Much Ado About A Lot!

I say public relations can be a matter of survival for your organization.

So, to me, making your business a success is a lot over which to raise much ado!

Especially when the very people who hold your future in their hands - your key, target audiences - may harbor negative perceptions likely to hurt you by turning into negative behaviors.

Needn't happen.

In the first place, you should already be monitoring those potentially damaging perceptions by regularly interacting with those important publics. Why let them stew until they boil over?

By letting that kind of personal opinion monitoring identify what's on the minds of those important people, you can decide on a specific behavior you wish to see come about, one that flows from a specific perception.

Progress!! You've just set your public relations goal - create a specific behavior from an equally specific perception.

Let's try it out! To do so, you need a strategy to implement that goal. Fortunately, we have just three strategies from which to choose: create opinion (perceptions) if none already exist, change existing opinion, or reinforce it.

Let's decide to "create opinion." First step: we need to prepare a persuasive message. It will be designed to create awareness of your products and services among your key, target audience. Or it might explain your position on a con- tentious issue with which some members of your target audience disagree.

Now make sure the message is focused on their perceptions; that it carefully explains the facts as you see them; and that the message is believable. Read it to a colleague to check that it meets these persuasion tests.

Now, how do you get this persuasive message over which you have worked so hard, into the consciousness of those folks who make up your key, target audience?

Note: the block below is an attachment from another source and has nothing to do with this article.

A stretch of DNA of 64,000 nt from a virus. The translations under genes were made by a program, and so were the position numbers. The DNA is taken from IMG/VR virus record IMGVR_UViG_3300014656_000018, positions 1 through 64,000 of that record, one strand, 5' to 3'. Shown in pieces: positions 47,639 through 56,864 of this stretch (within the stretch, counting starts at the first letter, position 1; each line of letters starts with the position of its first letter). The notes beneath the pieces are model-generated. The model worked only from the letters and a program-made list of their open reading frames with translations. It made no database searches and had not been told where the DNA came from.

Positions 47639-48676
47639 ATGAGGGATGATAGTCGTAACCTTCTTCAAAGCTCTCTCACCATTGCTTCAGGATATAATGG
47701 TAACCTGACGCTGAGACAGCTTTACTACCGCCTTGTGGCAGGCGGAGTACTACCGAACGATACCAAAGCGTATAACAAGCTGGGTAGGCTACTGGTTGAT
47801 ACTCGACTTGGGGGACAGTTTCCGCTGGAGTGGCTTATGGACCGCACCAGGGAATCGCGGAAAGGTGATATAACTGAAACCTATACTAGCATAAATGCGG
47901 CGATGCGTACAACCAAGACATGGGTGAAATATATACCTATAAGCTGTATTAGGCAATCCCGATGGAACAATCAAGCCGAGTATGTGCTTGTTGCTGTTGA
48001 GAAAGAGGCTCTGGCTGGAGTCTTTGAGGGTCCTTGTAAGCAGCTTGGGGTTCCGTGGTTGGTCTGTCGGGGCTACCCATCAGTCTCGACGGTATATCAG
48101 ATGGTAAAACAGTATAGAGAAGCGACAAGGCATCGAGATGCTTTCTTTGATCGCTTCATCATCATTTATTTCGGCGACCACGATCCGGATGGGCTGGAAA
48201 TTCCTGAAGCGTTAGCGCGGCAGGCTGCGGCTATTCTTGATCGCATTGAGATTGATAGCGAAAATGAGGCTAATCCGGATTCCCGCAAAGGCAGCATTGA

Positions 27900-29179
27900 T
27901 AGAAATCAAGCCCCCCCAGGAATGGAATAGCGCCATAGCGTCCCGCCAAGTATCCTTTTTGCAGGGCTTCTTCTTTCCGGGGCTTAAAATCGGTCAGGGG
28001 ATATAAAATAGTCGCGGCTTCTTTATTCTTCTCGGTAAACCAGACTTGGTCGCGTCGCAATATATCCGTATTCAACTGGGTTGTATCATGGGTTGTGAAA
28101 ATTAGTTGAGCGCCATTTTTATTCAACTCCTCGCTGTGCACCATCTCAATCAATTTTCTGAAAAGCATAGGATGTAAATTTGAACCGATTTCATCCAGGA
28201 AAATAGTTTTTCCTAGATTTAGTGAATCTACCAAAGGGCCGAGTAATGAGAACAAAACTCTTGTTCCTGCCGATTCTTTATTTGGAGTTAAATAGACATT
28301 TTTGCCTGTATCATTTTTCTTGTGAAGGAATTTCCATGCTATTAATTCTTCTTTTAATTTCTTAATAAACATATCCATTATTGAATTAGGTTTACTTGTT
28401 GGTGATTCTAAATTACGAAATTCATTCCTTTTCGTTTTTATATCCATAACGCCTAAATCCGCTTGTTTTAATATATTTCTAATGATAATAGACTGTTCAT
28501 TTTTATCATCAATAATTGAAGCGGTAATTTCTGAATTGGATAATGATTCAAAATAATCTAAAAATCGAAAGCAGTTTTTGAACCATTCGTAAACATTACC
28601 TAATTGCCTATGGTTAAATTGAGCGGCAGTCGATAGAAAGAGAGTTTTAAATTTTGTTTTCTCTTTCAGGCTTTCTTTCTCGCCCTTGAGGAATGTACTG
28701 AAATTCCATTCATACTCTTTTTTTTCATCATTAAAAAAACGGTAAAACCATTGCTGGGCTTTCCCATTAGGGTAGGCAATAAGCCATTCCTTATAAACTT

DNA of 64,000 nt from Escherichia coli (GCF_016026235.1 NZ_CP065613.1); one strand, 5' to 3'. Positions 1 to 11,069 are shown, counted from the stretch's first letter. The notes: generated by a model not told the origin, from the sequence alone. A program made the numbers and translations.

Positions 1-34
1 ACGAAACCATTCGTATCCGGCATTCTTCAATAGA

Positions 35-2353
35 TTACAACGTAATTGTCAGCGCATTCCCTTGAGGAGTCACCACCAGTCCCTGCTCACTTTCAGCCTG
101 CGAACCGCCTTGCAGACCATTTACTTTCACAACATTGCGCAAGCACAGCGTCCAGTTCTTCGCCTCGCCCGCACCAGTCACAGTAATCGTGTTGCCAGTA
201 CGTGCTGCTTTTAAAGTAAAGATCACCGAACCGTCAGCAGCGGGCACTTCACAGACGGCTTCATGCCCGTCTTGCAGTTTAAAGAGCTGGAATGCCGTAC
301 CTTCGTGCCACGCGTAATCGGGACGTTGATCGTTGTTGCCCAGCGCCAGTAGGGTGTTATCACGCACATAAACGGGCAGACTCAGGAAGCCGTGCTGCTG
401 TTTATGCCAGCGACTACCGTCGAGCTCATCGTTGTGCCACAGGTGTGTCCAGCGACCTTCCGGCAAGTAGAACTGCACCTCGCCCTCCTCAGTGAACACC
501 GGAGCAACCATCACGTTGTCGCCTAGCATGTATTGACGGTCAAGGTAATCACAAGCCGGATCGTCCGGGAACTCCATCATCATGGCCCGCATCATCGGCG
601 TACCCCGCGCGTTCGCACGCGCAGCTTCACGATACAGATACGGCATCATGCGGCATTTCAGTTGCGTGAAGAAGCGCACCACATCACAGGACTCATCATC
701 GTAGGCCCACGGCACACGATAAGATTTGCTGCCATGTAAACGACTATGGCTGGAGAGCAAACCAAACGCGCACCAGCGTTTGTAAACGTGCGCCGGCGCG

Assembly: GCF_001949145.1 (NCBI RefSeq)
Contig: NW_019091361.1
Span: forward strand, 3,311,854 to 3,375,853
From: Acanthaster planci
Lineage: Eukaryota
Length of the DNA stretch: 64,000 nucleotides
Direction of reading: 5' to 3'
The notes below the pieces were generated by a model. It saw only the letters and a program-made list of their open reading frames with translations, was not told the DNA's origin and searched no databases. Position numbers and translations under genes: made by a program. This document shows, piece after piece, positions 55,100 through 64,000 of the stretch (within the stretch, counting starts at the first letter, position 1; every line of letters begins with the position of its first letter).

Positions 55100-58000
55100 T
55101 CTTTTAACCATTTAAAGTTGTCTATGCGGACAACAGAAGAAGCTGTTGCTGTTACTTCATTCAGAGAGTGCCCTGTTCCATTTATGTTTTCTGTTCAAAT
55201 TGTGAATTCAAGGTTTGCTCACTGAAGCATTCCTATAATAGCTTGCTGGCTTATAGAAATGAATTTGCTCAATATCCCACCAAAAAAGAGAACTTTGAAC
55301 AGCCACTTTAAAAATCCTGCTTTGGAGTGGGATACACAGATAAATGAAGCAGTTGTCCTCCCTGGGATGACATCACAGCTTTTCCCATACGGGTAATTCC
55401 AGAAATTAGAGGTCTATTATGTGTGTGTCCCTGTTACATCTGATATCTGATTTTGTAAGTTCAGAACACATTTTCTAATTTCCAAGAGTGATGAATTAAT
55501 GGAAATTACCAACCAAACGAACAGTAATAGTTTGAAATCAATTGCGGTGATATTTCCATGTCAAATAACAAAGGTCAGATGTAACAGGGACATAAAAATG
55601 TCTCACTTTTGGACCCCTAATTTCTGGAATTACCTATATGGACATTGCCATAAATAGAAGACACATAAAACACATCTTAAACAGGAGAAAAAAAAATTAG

You use our tried and tested "beasts of burden," communications tactics designed to carry messages to the right ears and eyeballs. Luckily you have a basketful at your disposal. Speeches, emailings, news releases, personal meetings, editorial board interviews, special events and scores of others.

Are we succeeding in moving opinion among our target audience in our direction?

We'll never know if the effort is succeeding unless we regularly monitor the changing perceptions and behaviors of that #1 target audience. First, we want to know if our message was received, then how many remember seeing or hearing it, and then how many can recall its content, our message!

Finally, what we need to see is the perceptions and behaviors - i.e., opinions - of the target public moving in our direction. When we do, we can say with assurance that our public relations program is succeeding.

Please feel free to publish this article and resource box in your ezine, newsletter, offline publication or website. A copy would be appreciated at [email protected].

Robert A. Kelly © 2003.

Bob Kelly counsels, writes and speaks to business, non-profit and association managers about using the fundamental premise of public relations to achieve their operating objectives. He has been DPR, Pepsi-Cola Co.; AGM-PR, Texaco Inc.; VP-PR, Olin Corp.; VP-PR, Newport News Shipbuilding & Drydock Co.; director of communications, U.S. Department of the Interior, and deputy assistant press secretary, The White House. He holds a bachelor of science degree from Columbia University, major in public relations.

Visit:; [email protected]

In The News:

Time to 'get PR done'  Morning Star Online
Public relations is bad news  The Conversation CA
Public Relations Manager  Charlotte Agenda
PR Newswire - Start of Day  Yahoo Finance UK
Whittier Tech to Reopen Using Hybrid Model  John Guilfoil Public Relations

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